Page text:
Further, the committee apparently believes the tech companies that will be delisting info aren't properly equipped to evaluate the public's interest in removal/non-removal when handling requests. This suggests the Canadian government may take a more hands-on approach if it decides to create a Right to Be Forgotten. Fortunately, some of the committee comments suggest they fear over-compliance rather than under-compliance, which may mean the Canadian government's involvement may actually include policing requests for abuse of the law.

Even with these cautionary comments, the concern remains that Canada will create its own version of RTBF, but with the added nasty side effect of the nation's highest court declaring orders issued in Canada must be executed by companies located in other countries. The committee's report [PDF] spends no time discussing this unfortunate ruling or its adverse effects if the world's tech companies are subjected to extraterritorial delisting orders. But that's what will happen if PIPEDA is amended: Canada will be giving its citizens the opportunity to engage in worldwide censorship.


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  • icon
    Anonymous Anonymous Coward (profile), 11 Apr 2018 @ 7:06pm

    Yet another law and counting

    I know that we have too many laws, overlapping laws, more unneeded laws coming, and a legislative system that has never heard of a problem they couldn't, or wouldn't write a law for, whether it makes sense or not, whether it is actually needed or not. I have a feeling that this symptom is the same in many countries.

    Now we have countries that want their laws to become our laws, whether they pass through our broken legislative process or not. We have too many laws now and they want to pile their laws on top of ours, racking up exponentially the number of laws we have now.

    What happens when one of their laws actually conflicts with an existing law of ours? Who is supposed to win? Do we accept laws from all other countries? What if that foreign born law is actually an infringement on our Constitutional rights? I know that government is working on abrogating those rights as fast as they can, but do they really need the help of other countries?

    reply to this | link to this | view in chronology ]

    • icon
      DannyB (profile), 12 Apr 2018 @ 5:57am

      Re: Yet another law and counting

      There is no problem so great that it cannot be fixed by adding more government regulation.

      reply to this | link to this | view in chronology ]

    • icon
      Anonymous Anonymous Coward (profile), 12 Apr 2018 @ 6:01am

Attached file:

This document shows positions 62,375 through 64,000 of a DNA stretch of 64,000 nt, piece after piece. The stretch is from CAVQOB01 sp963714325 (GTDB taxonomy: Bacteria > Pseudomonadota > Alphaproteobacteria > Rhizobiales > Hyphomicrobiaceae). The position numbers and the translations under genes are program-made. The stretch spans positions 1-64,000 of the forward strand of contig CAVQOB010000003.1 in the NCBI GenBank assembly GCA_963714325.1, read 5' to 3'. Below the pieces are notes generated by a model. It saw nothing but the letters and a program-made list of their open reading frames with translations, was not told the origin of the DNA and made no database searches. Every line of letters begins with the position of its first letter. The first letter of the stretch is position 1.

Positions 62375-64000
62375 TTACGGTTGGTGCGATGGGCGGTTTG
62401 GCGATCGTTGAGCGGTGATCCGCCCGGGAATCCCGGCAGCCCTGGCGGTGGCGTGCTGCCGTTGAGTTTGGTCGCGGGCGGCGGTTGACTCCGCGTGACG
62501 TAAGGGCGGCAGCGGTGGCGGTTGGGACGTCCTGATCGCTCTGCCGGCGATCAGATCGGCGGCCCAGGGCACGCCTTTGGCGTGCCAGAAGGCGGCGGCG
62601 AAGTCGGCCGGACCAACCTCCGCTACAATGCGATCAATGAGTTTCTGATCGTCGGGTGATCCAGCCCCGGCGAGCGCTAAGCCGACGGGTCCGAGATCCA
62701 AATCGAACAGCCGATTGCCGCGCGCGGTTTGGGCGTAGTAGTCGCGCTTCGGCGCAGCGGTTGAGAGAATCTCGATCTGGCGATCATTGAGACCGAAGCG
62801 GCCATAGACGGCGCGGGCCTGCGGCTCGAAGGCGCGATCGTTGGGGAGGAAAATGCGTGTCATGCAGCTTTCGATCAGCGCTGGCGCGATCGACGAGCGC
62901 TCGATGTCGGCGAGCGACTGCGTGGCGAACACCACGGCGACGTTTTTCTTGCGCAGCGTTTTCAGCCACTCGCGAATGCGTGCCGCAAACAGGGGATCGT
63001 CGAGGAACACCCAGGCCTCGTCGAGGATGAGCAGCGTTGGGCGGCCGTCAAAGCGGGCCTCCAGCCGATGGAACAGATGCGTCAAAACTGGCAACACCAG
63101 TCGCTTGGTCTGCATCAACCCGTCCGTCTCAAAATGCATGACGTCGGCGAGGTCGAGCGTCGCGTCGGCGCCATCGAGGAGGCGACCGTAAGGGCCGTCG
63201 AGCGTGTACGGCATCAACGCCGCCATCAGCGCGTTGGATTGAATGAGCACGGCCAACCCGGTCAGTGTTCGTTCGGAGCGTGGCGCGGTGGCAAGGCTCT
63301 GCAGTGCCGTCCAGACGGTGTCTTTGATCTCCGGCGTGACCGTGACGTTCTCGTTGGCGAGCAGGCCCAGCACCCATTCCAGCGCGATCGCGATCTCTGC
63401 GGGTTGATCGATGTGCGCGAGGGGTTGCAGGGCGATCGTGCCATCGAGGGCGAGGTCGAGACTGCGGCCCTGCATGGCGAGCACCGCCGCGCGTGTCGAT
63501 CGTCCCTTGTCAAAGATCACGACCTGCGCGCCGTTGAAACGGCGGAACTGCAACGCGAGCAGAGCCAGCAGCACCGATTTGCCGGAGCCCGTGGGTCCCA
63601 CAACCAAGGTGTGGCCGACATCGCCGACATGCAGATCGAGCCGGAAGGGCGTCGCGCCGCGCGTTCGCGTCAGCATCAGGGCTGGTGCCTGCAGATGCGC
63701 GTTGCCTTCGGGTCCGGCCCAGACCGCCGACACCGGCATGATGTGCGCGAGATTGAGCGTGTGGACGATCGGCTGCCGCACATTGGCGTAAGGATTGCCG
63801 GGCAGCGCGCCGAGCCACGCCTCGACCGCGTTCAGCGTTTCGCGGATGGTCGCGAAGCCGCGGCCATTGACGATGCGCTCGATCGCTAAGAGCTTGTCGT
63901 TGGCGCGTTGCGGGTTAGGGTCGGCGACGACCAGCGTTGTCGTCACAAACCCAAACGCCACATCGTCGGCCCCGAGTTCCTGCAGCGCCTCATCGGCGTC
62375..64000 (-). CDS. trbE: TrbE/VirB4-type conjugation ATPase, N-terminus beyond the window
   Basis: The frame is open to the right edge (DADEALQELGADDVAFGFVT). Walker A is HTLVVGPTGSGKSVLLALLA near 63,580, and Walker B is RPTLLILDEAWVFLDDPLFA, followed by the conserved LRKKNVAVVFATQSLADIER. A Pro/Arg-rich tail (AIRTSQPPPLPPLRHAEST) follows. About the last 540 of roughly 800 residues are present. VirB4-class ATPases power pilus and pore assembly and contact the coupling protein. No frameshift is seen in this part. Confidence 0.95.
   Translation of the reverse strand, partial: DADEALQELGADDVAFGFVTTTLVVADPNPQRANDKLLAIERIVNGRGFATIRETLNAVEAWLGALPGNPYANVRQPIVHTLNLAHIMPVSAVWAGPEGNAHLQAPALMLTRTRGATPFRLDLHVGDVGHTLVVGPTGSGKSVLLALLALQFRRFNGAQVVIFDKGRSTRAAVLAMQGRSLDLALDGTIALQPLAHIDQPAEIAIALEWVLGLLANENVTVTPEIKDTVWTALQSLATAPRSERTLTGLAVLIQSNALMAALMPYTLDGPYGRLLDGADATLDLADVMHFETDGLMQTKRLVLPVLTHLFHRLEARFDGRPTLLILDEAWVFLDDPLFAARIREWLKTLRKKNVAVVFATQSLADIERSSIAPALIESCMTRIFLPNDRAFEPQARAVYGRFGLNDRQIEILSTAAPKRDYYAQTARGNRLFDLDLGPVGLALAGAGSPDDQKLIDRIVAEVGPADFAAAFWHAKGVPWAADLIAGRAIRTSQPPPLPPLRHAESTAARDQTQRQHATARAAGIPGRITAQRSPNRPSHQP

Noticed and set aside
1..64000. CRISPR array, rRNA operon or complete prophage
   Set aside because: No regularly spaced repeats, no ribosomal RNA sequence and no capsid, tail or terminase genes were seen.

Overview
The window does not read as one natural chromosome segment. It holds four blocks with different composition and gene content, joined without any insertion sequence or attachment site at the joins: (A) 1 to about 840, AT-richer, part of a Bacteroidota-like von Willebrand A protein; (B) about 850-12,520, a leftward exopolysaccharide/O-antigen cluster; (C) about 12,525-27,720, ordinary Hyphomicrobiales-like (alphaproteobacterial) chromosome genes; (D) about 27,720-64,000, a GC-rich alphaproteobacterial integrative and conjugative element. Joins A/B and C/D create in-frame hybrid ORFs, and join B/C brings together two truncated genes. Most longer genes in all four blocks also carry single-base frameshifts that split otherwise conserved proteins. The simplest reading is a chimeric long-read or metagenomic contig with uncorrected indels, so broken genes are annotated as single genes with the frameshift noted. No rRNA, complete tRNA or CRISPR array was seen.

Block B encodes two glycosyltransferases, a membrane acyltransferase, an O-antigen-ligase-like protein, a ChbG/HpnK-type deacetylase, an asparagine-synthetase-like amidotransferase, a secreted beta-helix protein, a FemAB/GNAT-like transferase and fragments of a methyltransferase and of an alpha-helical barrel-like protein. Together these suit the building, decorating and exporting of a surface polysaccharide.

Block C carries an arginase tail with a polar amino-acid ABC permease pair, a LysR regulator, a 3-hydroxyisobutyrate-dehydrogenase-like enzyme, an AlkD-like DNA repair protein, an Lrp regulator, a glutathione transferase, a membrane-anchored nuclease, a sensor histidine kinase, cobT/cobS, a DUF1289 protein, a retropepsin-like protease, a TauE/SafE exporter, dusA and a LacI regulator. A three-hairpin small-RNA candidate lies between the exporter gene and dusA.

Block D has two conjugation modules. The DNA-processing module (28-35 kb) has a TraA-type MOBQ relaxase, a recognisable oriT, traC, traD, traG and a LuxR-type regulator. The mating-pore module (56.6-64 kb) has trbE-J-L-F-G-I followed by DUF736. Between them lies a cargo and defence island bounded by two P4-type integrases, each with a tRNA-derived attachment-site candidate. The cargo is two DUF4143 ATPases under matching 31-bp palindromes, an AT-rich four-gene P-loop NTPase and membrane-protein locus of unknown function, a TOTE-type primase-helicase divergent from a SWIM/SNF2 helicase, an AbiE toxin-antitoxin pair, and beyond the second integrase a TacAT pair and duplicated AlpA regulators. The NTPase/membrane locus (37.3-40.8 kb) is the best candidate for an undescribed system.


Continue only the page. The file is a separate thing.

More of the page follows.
Re: Yet another law and counting

      Two things came to me last night.

      The first is about judge made law. The USSC recently told cops it was OK to shoot people, because their rights had not been 'clearly established'. The second is if they can impose their laws on us, how about imposing our laws on them? Hmm, which laws should we impose first?

      reply to this | link to this | view in chronology ]

  • identicon
    Anonymous Coward, 11 Apr 2018 @ 8:21pm

    NO similarity between gov't and civil suit!

    Enforcement in civil suits is not automatic, requires going to court again. Equustek didn't bother to contest in US, apparently hasn't in Canada either, surely because very little benefit for costs.

    HOWEVER, GOV'T is full of people with little to do and costs are no barrier. This WILL turn out entirely different for your precious GOOGLE, just as for the EU. Gov't will send armed men to arrest company officers, and seize property, and hold them until even the obstinate mattoids of Google obey.

    reply to this | link to this | view in chronology ]

    • identicon
      Anonymous Coward, 11 Apr 2018 @ 11:47pm

      Re: NO similarity between gov't and civil suit!

      Hmmmm... Do you suggest the war between the US and Canada? How otherwise Canadian gov't will send "armed men to arrest company officers"?

      reply to this | link to this | view in chronology ]

      • icon
        Roger Strong (profile), 12 Apr 2018 @ 12:32am

        Re: Re: NO similarity between gov't and civil suit!

        No doubt he's talking about arresting officials in Google's Canadian operations.

        Much like how in the late 1990s Germany arrested a local CompuServe official over porn on Usenet, and Yahoo received legal threats from France over sales of Nazi memorabilia in the US.

        reply to this | link to this | view in chronology ]

        • identicon
          Anonymous Coward, 12 Apr 2018 @ 5:51am

          Re: Re: Re: NO similarity between gov't and civil suit!

          Did we really expect blue boy's sexual fetishes to be anything else aside from his hate-boner for Google? (Well, that and his long list of Chris Dodd fantasies.)

          reply to this | link to this | view in chronology ]

        • identicon
          Anonymous Coward, 13 Apr 2018 @ 1:32am

          Canada - the China of North America.

          No doubt he's talking about arresting officials in Google's Canadian operations.

          One can infer so. And what if Google doesn't have any office there? They don't in China, and for similar reasons.

          reply to this | link to this | view in chronology ]

          • icon
            Roger Strong (profile), 13 Apr 2018 @ 2:40pm

            Re: Canada - the China of North America.

            Then they don't have anyone to arrest and it's not an issue.